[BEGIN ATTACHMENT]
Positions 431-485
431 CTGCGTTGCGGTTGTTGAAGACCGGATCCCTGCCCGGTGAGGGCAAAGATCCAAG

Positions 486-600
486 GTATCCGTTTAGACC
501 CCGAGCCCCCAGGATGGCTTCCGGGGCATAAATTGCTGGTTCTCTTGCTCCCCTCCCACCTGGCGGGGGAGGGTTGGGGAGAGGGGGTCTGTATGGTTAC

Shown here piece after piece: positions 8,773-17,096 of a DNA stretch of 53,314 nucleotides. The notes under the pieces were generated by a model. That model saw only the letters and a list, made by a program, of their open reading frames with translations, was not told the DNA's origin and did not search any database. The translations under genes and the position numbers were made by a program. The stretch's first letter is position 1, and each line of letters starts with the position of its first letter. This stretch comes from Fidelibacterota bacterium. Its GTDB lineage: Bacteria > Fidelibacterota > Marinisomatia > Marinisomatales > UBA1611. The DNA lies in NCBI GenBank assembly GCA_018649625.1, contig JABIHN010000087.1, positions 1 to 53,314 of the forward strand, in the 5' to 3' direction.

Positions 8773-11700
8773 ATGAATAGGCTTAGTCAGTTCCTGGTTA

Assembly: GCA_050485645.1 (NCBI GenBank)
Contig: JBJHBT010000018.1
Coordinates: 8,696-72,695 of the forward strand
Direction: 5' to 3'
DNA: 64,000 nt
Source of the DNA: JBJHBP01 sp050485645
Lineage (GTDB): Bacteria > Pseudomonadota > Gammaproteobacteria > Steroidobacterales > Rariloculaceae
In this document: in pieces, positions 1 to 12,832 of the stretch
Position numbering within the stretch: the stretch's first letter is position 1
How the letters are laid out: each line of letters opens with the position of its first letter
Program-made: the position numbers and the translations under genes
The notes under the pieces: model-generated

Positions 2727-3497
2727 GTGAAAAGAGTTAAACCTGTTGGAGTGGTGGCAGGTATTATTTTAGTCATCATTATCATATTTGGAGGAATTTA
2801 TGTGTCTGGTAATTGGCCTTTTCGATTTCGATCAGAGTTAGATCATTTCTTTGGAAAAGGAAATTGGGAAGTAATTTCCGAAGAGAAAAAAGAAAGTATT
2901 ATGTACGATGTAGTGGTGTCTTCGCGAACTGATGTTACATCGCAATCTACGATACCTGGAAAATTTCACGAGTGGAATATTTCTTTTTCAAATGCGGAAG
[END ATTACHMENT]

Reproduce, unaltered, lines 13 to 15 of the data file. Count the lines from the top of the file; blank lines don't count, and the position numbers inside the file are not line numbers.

DNA: 64,000 nt
Source of the DNA: JBJHBP01 sp050485645
Lineage (GTDB): Bacteria > Pseudomonadota > Gammaproteobacteria > Steroidobacterales > Rariloculaceae